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Taino Able to Rise to Challenge

April 08, 2002|CHRISTINA TELLER | TIMES STAFF WRITER

Eric Taino's week was booked, and Brian Vahaly's was no picnic either. They played a combined 17 matches in the last week, including Sunday's final of the USTA Tarzana Challenger.

Taino walked away the winner after defeating Vahaly, 6-2, 7-6 (6), at the Braemar Country Club.

Both finalists entered the main draw after winning qualifying matches. Vahaly's first-round obstacle was former French Open champion Michael Chang, whom he defeated, 6-4, 1-6, 7-6 (6), on Tuesday. And the long week caught up to Vahaly with a flare-up of tendinitis in his left hand Sunday.

Taino, who graduated from UCLA in 1997, had taken a quick 4-1 lead in the first set when Vahaly took a three-minute injury timeout. Vahaly came back to win the sixth game, but Taino edged him in the next two, taking the first set, 6-2.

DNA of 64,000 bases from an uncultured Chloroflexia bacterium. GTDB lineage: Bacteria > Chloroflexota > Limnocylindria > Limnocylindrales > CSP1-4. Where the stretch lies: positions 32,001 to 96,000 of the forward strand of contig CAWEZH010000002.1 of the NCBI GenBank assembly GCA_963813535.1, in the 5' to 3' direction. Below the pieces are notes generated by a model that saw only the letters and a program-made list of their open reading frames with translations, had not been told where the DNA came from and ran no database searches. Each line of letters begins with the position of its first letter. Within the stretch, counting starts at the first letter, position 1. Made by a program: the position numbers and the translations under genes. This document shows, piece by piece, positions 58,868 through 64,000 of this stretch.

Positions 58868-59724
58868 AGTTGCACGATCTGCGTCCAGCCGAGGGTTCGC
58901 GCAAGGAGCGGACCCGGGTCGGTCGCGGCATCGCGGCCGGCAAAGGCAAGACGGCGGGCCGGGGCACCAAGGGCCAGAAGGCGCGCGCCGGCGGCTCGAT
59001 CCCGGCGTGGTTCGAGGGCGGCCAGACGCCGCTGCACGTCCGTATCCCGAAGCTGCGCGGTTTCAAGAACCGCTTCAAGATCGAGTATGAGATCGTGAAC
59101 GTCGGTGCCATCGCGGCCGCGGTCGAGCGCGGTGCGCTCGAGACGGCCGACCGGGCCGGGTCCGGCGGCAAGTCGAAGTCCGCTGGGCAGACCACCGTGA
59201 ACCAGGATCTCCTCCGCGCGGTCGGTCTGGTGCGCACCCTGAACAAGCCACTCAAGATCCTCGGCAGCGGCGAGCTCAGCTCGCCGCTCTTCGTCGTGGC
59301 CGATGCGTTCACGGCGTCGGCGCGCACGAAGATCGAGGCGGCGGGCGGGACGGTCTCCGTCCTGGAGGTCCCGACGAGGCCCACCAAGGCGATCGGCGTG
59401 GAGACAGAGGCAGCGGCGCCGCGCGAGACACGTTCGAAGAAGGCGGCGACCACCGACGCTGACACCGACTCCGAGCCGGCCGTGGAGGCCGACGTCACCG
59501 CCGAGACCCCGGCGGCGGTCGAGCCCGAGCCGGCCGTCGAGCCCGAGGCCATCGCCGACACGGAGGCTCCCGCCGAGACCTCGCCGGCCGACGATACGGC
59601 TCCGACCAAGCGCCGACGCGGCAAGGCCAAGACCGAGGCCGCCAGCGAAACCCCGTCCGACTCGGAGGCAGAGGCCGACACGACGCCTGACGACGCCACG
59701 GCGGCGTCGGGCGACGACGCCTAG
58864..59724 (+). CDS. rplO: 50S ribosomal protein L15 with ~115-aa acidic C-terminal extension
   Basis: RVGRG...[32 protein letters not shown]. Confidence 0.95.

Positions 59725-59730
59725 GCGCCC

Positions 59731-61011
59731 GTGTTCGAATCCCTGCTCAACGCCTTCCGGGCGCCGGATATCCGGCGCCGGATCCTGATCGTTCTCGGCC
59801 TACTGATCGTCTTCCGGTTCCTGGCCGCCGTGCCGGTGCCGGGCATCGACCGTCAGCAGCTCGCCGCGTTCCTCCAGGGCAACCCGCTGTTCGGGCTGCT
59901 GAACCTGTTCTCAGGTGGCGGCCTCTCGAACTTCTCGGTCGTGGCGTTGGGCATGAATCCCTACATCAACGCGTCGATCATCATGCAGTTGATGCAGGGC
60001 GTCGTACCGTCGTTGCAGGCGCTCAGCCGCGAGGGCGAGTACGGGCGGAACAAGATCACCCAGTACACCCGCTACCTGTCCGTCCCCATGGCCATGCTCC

Because the tendinitis impaired his backhand, Vahaly adjusted his game and came to the net more often. But without much experience with that approach, Vahaly was often one step slower than Taino.

"All my winners are on my backhand side, and that's where I dictate play," Vahaly said.

"Without my best shot, I'm pretty bad, so I just tried to change my game."

Thanks in part to frequent icing of his hand and a creative tape job, Vahaly managed to push the second set into a tiebreaker.

The tiebreaker was tied three times before Taino pulled out the 8-6 win. "It got tight there for a second, and it could have gone either way, in the second set for sure," Taino said. "I tried not to overhit and do enough just to win. I think that helped a lot, not overplaying."

Taino won $7,200, Vahaly $4,240.

After the match, Taino traveled to Calabasas for his second qualifying match in the USTA Calabasas Challenger.

Vahaly is questionable for the Calabasas tournament because of the tendinitis.

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